$MyString = $ColorDictionary("_config")["Device RGB colorspace 1 0.5 0 1"];

Tada!:

or, via the value of $HighlightColor:

$MyString = $ColorDictionary("_config")[$HighlightColor];

Using a function

We can employ a function() to store the dictionary. Here’s our function, commented to show how:

function fColorspaceLookup(iDevice){
   // iDevice is a string input with a dictionary key value  

   // Define a Dictionary-type variable
	var:dictionary vColorDict;
   // store device-colorspace:color key:value pairs as needed
   vColorDict.extend("Device RGB colorspace 1 1 0 1:yellow;");
   vColorDict.extend("Device RGB colorspace 1 0.5 0 1:orange;");
   // dictionary now complete

   // return the colour value matching iDevice
   return vColorDict[iDevice]
}

I know I’m adding key:value pairs one at a time but there may be many and they may change over time. this approach makes things more maintainable IMO. Feel free to write code more concisely if the lack of concision offends. :slight_smile:

New we can use this code:

$MyString = fColorspaceLookup("Device RGB colorspace 1 0.5 0 1");

TaDa, again!:

or more realistically using $HighlightColor:

$MyString = fColorspaceLookup($HighlightColor);

So, which approach is better?

As we know there is no one right way! Use whichever appeals.

Here is your earlier file with my code added: (’_config’ note, new function, stamps, and four test notes. The test notes are pairs. The first feeds the target dictionary or function a string, the second uses a the value of $HighlightColor.

Here: TestingColorDictionary.-ed.tbx (629.2 KB)

I think that covers it :slight_smile:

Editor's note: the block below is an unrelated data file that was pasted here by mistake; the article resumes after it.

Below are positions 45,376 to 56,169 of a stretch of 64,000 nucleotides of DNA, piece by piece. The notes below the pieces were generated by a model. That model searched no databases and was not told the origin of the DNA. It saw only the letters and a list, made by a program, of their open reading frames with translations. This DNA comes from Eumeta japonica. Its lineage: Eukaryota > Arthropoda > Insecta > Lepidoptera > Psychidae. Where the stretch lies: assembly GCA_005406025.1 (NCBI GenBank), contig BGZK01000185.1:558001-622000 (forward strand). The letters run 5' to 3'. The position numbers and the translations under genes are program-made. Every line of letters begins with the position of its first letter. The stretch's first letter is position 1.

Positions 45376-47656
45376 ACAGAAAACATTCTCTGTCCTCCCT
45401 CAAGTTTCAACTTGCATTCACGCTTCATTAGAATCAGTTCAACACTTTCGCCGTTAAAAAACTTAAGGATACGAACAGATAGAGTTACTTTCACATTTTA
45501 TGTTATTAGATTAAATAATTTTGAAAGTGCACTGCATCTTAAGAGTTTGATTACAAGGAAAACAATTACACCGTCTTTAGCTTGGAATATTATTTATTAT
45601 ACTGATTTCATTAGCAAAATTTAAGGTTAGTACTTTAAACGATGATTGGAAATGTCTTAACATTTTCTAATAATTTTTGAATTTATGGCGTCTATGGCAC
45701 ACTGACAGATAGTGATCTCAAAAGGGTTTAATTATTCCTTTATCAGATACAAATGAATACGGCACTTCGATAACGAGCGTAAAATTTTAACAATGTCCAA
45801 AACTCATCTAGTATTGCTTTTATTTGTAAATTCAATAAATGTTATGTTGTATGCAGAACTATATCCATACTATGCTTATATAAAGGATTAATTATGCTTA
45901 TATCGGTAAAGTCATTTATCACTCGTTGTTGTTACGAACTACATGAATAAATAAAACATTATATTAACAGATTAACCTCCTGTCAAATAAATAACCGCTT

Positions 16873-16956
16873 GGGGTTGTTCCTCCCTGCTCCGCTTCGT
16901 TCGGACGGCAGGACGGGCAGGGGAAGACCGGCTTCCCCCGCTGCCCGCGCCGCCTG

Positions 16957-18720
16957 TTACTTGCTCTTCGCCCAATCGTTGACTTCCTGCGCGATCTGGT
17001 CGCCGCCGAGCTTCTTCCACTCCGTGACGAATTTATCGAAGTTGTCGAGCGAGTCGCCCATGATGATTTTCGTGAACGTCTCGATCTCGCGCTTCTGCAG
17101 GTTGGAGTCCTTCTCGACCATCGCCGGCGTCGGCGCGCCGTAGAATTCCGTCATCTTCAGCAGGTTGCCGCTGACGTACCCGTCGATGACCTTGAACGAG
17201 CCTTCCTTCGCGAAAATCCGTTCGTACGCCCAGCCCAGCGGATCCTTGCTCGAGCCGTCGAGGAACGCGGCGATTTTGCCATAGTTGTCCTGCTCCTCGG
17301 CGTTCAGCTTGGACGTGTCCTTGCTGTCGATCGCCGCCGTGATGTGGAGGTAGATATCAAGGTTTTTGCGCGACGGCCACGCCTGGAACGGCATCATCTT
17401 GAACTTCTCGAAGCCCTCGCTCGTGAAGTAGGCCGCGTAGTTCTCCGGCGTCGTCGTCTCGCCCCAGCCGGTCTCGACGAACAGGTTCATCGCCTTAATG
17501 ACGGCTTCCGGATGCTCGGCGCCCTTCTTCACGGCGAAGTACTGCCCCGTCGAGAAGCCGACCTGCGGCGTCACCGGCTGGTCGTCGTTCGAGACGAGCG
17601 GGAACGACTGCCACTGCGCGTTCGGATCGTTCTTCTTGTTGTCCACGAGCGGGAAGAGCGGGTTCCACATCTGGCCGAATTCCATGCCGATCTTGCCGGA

2 Likes

Excellent. Many thanks MarkA. I like the TaDa’s!

Once you explain it, I now get it. Here is a very brief summary of your summary. Thank you for explaining both approaches:

  1. Using the /_config approach // in order to store and update the values with a note OR
  2. Using the function approach to make a call to the function to populate the values.

my thoughts …

I am planning to move forward with the function approach. Why?

  1. More modular and able to easier call and use in other tinderbox documents.
  2. Functions are new for me, this will be good practice.

BTW everyone…the RGB colorspace format is what SKIM uses to export the color of the highlight note rather than a color.

This might be useful if anyone uses SKIM. My pdf workflow starts with PDF Expert (I like its interface and annotations for both iOS and Mac, but for export I prefer Skim because i can customize the template: .md, tsv, csv and import directly.

Lastly, the other lesson learned here is how important it is to create a test document and work out your code before going live. In this example, I have renamed the attribute twice to customize its name to remind me of its use in Skim and added a description. Thanks MarkA, you have reminded us many times of this best practice.

This function will certainly come in handy for me…

Last question, in case i wanted to create an edict in a prototype to call the function